His View of the White Mountains was included in a Christmas gift book of notable paintings, and after serving as a pallbearer when his best friend, John Kensett, died in 1872, Casilear, whose own works were often very similar in style, completed an unfinished Kensett piece. The following year, at a sale of 113 Kensett paintings, it fetched the top price of $1,600 — equal to $33,100 in 2018!

Casilear, an impressive talent and prodigious worker, was popular across the board — with other painters, the public, and serious collectors. He enjoyed regular sales of works that generally averaged the 2018 equivalent of $2,000 to $6,000. Some went for much higher prices, including one in 1881 for $19,400, and another in 1888 for $31,200 (both in 2018 amounts).

Many of his works were of Swiss and Alpine scenery, but as a landscape artist, he was beguiled by one particular North Country location. This can lead to confusion while perusing some of his works, for among the numerous scenes he painted of northern New York, several were titled, “Lake George,” and were created over a span of 15 years or more. He was known to have visited the lake from the 1840s into the 1880s, often with Durand or Kensett, both of whom also produced paintings of Lake George scenes.

Critics and connoisseurs writing for major publications frequently praised his work. “Casilear sends [to the David Matthews Art Gallery] an October landscape of rare beauty” (New York Evening Post, 1874).

Moonlight in the Glen is as impressive in its solitude as the Riverside is expressive and sparkling in light and aerial effects. Even in the moonlight view there is a precision of drawing shown in the tree-forms which suggests Mr. Casilear’s conscientiousness, but its most poetical feature is the strong feeling of solitude with which the scene is invested. Mr. Casilear is now in the full maturity of his powers” (The Art Journal, 1876).

“Representing the name of Mr. Casilear, there is a charming landscape view entitled A Distant View of the Catskills. Like all of this artist’s work, it is pervaded by a silvery tone [Luminism] which is very attractive” (Brooklyn Daily Eagle, 1876).

“J. W. Casilear is putting the last touches on a view from Burlington, Vermont, looking over Lake Champlain to the Adirondacks. There is a fine luminous sky, throwing well-rendered lights upon the lake, and a good foreground” (New York Herald, 1878).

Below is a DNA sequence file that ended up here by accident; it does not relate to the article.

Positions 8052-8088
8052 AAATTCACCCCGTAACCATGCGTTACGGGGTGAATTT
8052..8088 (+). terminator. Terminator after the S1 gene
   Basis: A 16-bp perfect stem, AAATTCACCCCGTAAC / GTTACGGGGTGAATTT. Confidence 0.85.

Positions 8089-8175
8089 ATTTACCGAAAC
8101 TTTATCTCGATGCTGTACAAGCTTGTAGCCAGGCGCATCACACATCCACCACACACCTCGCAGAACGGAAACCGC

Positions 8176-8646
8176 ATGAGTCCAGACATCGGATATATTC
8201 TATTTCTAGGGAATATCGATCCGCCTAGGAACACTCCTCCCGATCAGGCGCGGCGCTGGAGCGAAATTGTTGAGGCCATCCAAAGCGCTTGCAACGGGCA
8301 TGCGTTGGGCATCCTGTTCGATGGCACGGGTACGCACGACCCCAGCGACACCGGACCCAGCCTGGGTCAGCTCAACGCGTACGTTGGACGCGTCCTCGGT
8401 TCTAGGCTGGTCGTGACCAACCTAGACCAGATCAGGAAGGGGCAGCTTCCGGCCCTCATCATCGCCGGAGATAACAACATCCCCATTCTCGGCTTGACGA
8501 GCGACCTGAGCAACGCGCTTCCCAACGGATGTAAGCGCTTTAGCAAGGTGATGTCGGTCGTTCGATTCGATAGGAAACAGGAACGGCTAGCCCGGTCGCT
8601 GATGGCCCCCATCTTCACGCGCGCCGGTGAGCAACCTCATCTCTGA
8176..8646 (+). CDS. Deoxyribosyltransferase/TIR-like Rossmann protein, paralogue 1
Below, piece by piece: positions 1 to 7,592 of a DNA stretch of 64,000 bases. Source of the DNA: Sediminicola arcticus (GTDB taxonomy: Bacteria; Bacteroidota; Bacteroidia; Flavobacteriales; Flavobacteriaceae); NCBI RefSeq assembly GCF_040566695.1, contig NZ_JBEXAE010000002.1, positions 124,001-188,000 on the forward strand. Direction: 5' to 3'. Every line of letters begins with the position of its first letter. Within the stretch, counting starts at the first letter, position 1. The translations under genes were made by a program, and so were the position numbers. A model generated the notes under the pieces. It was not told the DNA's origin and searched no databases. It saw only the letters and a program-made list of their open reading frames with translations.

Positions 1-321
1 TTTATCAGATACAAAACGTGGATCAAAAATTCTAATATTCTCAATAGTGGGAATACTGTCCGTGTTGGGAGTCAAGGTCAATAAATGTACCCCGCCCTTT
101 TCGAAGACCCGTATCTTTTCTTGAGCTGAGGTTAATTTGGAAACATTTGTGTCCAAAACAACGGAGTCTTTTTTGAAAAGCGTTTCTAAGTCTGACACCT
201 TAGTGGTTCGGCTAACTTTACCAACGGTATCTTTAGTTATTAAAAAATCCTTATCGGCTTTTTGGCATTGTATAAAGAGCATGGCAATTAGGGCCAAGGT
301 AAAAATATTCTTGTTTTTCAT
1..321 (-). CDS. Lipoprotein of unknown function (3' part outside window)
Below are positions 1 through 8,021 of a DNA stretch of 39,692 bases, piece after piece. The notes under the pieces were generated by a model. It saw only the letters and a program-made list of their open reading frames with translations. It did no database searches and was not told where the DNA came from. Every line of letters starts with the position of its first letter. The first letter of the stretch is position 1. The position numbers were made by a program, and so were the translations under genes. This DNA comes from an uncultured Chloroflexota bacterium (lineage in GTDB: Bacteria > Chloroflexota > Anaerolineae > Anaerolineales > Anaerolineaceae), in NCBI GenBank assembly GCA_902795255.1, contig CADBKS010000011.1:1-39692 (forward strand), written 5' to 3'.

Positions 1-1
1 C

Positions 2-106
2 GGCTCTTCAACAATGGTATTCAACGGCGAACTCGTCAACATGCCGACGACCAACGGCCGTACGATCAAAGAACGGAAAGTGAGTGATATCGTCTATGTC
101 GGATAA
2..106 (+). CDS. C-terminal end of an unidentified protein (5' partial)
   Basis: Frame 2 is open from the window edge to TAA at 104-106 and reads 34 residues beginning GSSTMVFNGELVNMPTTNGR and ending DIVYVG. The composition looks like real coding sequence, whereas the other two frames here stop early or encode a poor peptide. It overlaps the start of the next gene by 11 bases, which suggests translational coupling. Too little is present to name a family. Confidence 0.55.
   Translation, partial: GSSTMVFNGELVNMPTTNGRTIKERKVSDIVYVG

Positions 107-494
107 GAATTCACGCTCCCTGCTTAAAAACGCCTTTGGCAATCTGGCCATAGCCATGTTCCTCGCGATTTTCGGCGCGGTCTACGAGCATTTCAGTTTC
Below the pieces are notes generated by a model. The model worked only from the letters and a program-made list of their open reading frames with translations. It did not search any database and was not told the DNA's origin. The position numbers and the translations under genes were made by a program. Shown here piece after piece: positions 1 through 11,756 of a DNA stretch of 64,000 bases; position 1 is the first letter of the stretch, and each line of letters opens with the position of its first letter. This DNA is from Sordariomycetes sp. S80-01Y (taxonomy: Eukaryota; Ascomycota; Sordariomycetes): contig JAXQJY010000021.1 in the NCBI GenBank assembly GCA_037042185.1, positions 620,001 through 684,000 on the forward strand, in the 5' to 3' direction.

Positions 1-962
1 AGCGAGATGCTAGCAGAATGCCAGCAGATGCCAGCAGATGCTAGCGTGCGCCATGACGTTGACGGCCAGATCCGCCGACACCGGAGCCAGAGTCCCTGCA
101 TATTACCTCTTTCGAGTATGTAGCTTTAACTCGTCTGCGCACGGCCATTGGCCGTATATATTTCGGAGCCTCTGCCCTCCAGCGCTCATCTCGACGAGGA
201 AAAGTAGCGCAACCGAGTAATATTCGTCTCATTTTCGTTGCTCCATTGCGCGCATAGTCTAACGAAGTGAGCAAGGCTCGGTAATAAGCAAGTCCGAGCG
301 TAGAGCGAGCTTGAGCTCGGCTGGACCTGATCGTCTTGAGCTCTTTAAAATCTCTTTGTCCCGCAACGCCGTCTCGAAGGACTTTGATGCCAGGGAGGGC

Next week, the conclusion.

Photos: John Casilear portrait by Asher B. Durand, circa 1840 (gift of Mrs. Lucy M. Durand Woodman to the NY Historical Society Museum & Library); Tenth Street Studio Building (The Miriam and Ira D. Wallach Division of Art, Prints and Photographs: Photography Collection, The New York Public Library); Lake George by Casilear (American Gallery website); Saratoga Landscape by Casilear, 1877 (Artnet website)

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Lawrence Gooley, of Clinton County, is an award-winning author who has hiked, bushwhacked, climbed, bicycled, explored, and canoed in the Adirondack Mountains for 45 years. With a lifetime love of research, writing, and history, he has authored 22 books and more than 200 articles on the region's past, and in 2009 organized the North Country Authors in the Plattsburgh area.

His book Oliver’s War: An Adirondack Rebel Battles the Rockefeller Fortune won the Adirondack Literary Award for Best Book of Nonfiction in 2008. Another title, Terror in the Adirondacks: The True Story of Serial Killer Robert F. Garrow, was a regional best-seller for four years running.

With his partner, Jill Jones, Gooley founded Bloated Toe Enterprises in 2004, which has published 83 titles to date. They also offer editing/proofreading services, web design, and a range of PowerPoint presentations based on Gooley's books.

Bloated Toe’s unusual business model was featured in Publishers Weekly in April 2011. The company also operates an online store to support the work of other regional folks. The North Country Store features more than 100 book titles and 60 CDs and DVDs, along with a variety of other area products.